Due to the increasing number of positive COVID-19 cases in the community and the re-classification of Fayette County to Level 2, the hospital (FCMH) has returned to a no-visitor policy effective immediately, FCMH announced Friday. As always, exceptions may be made out of consideration for the patient’s needs.

Those who are traveling to FCMH for a COVID-19 test with a physician order are asked to use the curbside lab testing which is offered Mondays-Fridays from 7:30 a.m. to 4 p.m. Drive up to the curbside lab sign at the main hospital and call 740-333-2805.

“Our lab staff will direct you to either wait in your car or come to a particular room which will have a terminal clean after each patient. This allows staff to be fully prepared in prevention of spreading the disease,” explained Gentry. “If you come in the building to register please be prepared to wear a mask into the facility. Once registered you may be asked to wait in your car until the lab is ready to collect your specimen. We want to prevent as much traffic as we can to keep our community and employees as safe as possible.”

Those who are not an established patient but would like further instructions, call the Same Day Care Clinic at 740-333-3333.

According to Gentry, in most cases once the sample is collected it goes to the Ohio State University to be tested. The results are generally taking up to 72 hours to be received.

Although the majority of tests must go to Ohio State University due to restrictions on reagent, the same molecular testing is also being done at FCMH for inpatients and a few other cases, which yields results in one-to-two hours.

The blood test-to-come is the Immunoglobulin G (IgG) Antibody test. It is planned to be offered within the next couple of weeks and will help show past exposure to COVID-19.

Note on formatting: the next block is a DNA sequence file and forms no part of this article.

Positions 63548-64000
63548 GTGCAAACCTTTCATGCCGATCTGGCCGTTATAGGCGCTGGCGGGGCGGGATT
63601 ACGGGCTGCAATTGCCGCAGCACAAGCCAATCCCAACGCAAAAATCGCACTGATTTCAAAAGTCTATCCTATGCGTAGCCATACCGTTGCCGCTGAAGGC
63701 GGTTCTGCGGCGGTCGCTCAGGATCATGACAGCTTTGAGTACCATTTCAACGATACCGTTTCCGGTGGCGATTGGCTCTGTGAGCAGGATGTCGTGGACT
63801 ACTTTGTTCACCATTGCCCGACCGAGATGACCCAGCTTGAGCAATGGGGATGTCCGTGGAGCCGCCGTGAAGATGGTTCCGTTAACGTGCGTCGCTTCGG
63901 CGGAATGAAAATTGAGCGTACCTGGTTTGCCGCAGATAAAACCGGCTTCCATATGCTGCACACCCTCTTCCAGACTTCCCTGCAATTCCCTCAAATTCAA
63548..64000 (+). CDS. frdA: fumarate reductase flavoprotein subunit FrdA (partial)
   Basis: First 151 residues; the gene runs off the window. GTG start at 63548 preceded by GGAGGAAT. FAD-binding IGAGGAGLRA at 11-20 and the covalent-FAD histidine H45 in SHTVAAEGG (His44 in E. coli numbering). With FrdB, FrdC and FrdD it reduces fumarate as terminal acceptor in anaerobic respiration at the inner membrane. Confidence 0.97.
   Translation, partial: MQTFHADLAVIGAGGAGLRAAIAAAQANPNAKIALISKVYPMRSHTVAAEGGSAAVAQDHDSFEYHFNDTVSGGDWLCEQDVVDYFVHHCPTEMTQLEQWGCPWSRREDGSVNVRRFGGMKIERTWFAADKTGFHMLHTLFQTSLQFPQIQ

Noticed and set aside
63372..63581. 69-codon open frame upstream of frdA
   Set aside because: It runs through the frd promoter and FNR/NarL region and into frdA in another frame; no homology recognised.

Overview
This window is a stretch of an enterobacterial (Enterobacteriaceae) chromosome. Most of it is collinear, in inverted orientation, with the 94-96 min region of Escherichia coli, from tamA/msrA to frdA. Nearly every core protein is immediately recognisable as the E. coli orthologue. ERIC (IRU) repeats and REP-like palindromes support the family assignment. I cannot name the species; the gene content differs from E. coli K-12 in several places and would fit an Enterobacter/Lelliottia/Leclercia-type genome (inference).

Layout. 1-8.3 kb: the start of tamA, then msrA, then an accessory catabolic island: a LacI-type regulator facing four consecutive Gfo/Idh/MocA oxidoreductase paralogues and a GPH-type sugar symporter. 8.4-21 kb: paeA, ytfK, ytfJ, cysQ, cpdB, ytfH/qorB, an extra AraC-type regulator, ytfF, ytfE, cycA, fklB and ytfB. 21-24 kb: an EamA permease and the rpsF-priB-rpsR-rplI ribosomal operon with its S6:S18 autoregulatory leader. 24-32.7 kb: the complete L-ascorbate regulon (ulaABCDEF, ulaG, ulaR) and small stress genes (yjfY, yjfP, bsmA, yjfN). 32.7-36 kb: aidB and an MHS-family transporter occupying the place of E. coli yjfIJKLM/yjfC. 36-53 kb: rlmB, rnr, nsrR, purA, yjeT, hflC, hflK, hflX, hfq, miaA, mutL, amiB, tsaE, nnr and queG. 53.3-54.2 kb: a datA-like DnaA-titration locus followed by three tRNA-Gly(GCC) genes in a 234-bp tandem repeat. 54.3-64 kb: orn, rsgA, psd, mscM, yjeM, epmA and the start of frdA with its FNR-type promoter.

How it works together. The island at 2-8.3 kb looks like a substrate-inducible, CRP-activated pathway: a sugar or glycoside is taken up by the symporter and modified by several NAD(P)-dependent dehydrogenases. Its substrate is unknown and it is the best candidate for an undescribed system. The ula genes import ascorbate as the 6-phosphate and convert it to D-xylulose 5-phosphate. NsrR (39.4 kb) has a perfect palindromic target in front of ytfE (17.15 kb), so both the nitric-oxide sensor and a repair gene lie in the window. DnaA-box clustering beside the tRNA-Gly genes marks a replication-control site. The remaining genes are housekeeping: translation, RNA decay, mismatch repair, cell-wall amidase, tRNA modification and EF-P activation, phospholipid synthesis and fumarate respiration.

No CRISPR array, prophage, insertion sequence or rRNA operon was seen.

The results of this test should be available after approximately 24 hours once taken.

Although anyone can go to FCMH and request to take this test without an order, it will cost approximately $65 out-of-pocket.

“The recommended testing time is 9-14 days after a suspected exposure. According to the CDC, antibodies in some persons can be detected within the first week of illness onset, but it is not known how long the IgG antibodies remain detectable following an infection. A positive test means you could have been infected with COVID-19 or a different coronavirus. Any positive antibody tests of patients who have not been previously confirmed with COVID will be counted by Fayette County Public Health as a probable case,” explained Gentry.

Another local option for COVID-19 testing is at CVS pharmacy, 1795 Columbus Ave. in Washington C.H. In order to test, a short questionnaire must be taken online and a testing time signed up for. This can be found at www.cvs.com/minuteclinic/covid-19-testing?cid=poct-covid19-mc-clinicvisit.

At the time of the scheduled test, the drive through at CVS should be utilized. The test is a self-administered swab. Results could take 6-10 days or longer due to high demand.

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Cases have spiked in Fayette, hospital returns to no-visitor policy

By Jennifer Woods

and Ryan Carter